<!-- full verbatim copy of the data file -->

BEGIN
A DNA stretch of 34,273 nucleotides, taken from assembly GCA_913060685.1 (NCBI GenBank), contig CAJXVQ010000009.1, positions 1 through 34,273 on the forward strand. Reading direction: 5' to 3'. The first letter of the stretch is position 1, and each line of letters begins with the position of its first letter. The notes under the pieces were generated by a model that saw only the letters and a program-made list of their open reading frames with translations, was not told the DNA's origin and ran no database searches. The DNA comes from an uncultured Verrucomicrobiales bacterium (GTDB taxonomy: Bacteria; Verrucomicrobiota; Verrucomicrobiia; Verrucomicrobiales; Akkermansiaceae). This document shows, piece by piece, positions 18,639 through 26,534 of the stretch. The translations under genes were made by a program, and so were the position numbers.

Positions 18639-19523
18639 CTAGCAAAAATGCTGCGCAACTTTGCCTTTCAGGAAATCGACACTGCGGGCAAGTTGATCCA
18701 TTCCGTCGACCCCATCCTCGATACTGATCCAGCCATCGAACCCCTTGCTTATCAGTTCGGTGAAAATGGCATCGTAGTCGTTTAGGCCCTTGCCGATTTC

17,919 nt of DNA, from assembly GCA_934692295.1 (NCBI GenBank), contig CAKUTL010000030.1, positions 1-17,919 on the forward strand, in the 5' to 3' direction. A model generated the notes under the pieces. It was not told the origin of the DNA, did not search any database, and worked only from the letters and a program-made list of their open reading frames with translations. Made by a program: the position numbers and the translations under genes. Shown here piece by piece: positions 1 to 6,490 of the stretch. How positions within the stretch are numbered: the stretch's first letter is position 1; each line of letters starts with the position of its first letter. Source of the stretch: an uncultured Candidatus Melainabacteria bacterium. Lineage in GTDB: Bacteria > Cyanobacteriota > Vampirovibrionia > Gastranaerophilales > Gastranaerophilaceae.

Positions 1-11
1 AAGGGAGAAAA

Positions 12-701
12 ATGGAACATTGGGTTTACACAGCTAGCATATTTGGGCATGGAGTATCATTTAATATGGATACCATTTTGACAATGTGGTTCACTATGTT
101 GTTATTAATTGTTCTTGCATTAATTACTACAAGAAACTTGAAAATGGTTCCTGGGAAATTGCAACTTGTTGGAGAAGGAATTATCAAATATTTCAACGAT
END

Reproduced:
A DNA stretch of 34,273 nucleotides, taken from assembly GCA_913060685.1 (NCBI GenBank), contig CAJXVQ010000009.1, positions 1 through 34,273 on the forward strand. Reading direction: 5' to 3'. The first letter of the stretch is position 1, and each line of letters begins with the position of its first letter. The notes under the pieces were generated by a model that saw only the letters and a program-made list of their open reading frames with translations, was not told the DNA's origin and ran no database searches. The DNA comes from an uncultured Verrucomicrobiales bacterium (GTDB taxonomy: Bacteria; Verrucomicrobiota; Verrucomicrobiia; Verrucomicrobiales; Akkermansiaceae). This document shows, piece by piece, positions 18,639 through 26,534 of the stretch. The translations under genes were made by a program, and so were the position numbers.

Positions 18639-19523
18639 CTAGCAAAAATGCTGCGCAACTTTGCCTTTCAGGAAATCGACACTGCGGGCAAGTTGATCCA
18701 TTCCGTCGACCCCATCCTCGATACTGATCCAGCCATCGAACCCCTTGCTTATCAGTTCGGTGAAAATGGCATCGTAGTCGTTTAGGCCCTTGCCGATTTC

17,919 nt of DNA, from assembly GCA_934692295.1 (NCBI GenBank), contig CAKUTL010000030.1, positions 1-17,919 on the forward strand, in the 5' to 3' direction. A model generated the notes under the pieces. It was not told the origin of the DNA, did not search any database, and worked only from the letters and a program-made list of their open reading frames with translations. Made by a program: the position numbers and the translations under genes. Shown here piece by piece: positions 1 to 6,490 of the stretch. How positions within the stretch are numbered: the stretch's first letter is position 1; each line of letters starts with the position of its first letter. Source of the stretch: an uncultured Candidatus Melainabacteria bacterium. Lineage in GTDB: Bacteria > Cyanobacteriota > Vampirovibrionia > Gastranaerophilales > Gastranaerophilaceae.

Positions 1-11
1 AAGGGAGAAAA

Positions 12-701
12 ATGGAACATTGGGTTTACACAGCTAGCATATTTGGGCATGGAGTATCATTTAATATGGATACCATTTTGACAATGTGGTTCACTATGTT
101 GTTATTAATTGTTCTTGCATTAATTACTACAAGAAACTTGAAAATGGTTCCTGGGAAATTGCAACTTGTTGGAGAAGGAATTATCAAATATTTCAACGAT